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Given two integers $a$ and $b$ with the relation $a<=b$, and a third number $x$ between them $a<=x<=b$, find the number which is closest to $x$, either $a$ or $b$, without using comparisons.

The permitted integer operations are : additions, multiplications, subtractions, exponentiation and any operation in a field or ring (not division). The purpose is to avoid using comparison operators like $<$ or $>$, but if they can be implemented using only the permitted operations is fine.

Basically, the puzzle consist in designing a function that :

$f(x,a,b)=\begin{cases} b, abs(x-a)\geq abs(x-b)\\ a, abs(x-a)\lt abs(x-b) \end{cases}$

where $abs(x-a)$ is the absolute value of the $x-a$, namely the distance between $x$ and $a$.

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    $\begingroup$ Just to be clear: x here is required to be an integer? (If not, then unless I'm missing something the thing plainly can't be done because all the operations we have are continuous and the one being asked for is not.) $\endgroup$ – Gareth McCaughan Jun 13 '16 at 11:48
  • $\begingroup$ Another clarification request: Are we allowed constants? I'm guessing not because if we're allowed either 1 or -1 then we can implement division. $\endgroup$ – Gareth McCaughan Jun 13 '16 at 11:52
  • $\begingroup$ Oh, one further question. Is the situation (1) that you know this is possible and are challenging us to do it, (2) that you know whether it is possible and are challenging us to figure that out, or (3) that you don't know whether it is possible and are looking to see what we can do? $\endgroup$ – Gareth McCaughan Jun 13 '16 at 11:55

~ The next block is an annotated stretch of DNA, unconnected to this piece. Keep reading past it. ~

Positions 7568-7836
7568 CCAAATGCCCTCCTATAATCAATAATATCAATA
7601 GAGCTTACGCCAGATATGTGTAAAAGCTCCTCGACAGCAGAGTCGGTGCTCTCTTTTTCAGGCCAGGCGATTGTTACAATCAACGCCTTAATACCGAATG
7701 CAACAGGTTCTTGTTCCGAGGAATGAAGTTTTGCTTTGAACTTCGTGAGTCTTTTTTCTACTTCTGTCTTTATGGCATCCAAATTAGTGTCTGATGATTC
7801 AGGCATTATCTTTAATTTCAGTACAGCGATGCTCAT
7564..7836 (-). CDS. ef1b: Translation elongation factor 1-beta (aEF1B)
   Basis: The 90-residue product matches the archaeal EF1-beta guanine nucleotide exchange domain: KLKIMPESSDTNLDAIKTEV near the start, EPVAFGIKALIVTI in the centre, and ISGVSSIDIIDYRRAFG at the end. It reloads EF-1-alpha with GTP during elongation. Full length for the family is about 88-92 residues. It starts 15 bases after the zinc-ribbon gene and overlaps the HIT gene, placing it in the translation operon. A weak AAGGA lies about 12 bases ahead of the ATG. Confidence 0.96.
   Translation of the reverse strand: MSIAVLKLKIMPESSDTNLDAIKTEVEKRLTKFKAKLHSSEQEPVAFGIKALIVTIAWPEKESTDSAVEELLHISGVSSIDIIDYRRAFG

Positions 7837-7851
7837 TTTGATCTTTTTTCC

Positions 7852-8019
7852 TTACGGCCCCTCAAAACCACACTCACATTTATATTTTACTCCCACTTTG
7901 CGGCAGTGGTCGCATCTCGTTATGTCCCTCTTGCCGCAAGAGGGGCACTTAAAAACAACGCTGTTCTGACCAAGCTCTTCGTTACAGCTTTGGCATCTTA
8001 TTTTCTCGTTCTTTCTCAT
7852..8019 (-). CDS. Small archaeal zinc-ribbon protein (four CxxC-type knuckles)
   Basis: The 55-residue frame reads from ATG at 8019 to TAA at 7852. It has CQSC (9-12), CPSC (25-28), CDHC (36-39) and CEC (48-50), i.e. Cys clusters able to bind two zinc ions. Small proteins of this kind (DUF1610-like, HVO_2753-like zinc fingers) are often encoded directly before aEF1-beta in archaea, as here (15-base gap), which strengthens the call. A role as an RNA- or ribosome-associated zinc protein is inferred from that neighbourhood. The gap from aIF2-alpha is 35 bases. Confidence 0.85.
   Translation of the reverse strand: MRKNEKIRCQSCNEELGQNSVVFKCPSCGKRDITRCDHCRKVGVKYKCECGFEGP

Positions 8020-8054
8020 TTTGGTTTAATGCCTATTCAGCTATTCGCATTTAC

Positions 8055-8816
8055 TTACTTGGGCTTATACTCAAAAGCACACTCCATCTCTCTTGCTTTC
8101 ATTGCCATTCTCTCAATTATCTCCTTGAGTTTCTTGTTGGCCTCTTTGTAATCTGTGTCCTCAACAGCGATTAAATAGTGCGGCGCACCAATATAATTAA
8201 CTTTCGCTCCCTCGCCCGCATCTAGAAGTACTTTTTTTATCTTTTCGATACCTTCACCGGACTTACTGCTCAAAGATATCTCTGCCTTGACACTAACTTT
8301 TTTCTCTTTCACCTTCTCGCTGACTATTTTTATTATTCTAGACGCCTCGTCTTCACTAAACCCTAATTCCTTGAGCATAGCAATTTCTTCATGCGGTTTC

• $\begingroup$ Yes, you are allowed any constants you find useful. $\endgroup$ – guglielmo london Jun 13 '16 at 11:55
  • $\begingroup$ OK, so you needn't have specified no division because $a/b=ab^{-1}$. $\endgroup$ – Gareth McCaughan Jun 13 '16 at 11:56
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This fixes LoD's division by zero bug:

Use $X(x)=(x-a)-(b-x)$, and $\operatorname{sign}(y)=\dfrac{y}{|y|+0^{|y|}}$.
$\operatorname{sign}(X)$ returns $-1$ if $x$ is closer to $a$, $+1$ if $x$ is closer to $b$ and $0$ if $x$ is equidistant from $a$ and $b$.
Then $f(x,a,b)=0.5\times ((1-\operatorname{sign}(X(x)))a+(1+\operatorname{sign}(X(x)))b)$, which returns $\dfrac{a+b}{2}$ if this is $x$, and $a$ or $b$ as required otherwise.

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  • $\begingroup$ Nice improvement :) $\endgroup$ – Fabich Jun 13 '16 at 14:06
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This works if exponentiation is allowed with any real number (this allows division)

We can take absolute value of $x$ with $\sqrt{x²}$
Now we want to know the sign of $X=(x-a)-(b-x)$
We can find the sign with the absolute value and a division : $sign(X)=\frac{X}{|X|}$
if $sign(X)=1$ then the closest is b, if $sign(X)=-1$ the closest is a.
Your function can be $f(x,a,b) = \frac{(1-sign(X))*a}{2} + \frac{(1+sign(X))*b}{2}$

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My solution is based on the fact that I can use = as comparison and abs as operation.
If this is not allowed I will delete my answer.

Since $a \leq x \leq b$ we need to compare somehow, without using < or > these positive numbers.

$x - a$ and $b-x$.
To make it easier let's make this notation.
$n = x- a$ and $m = b-x$.
now let's take into consideration the result of...
$ (n-m) - |n-m| $.
If this result is exactly 0 it means $n\geq m$ which means $x-a \geq b-x$ which means b is closer.

now to summarize, the function can have this format (pseudo code involved here)

$f(x, a, b) = ((x - a - b + x) - | x -a -b +x| == 0) ? b : a$

or

$f(x, a, b) = ((2*x - (a + b)) - |2*x - (a + b)| == 0) ? b : a$

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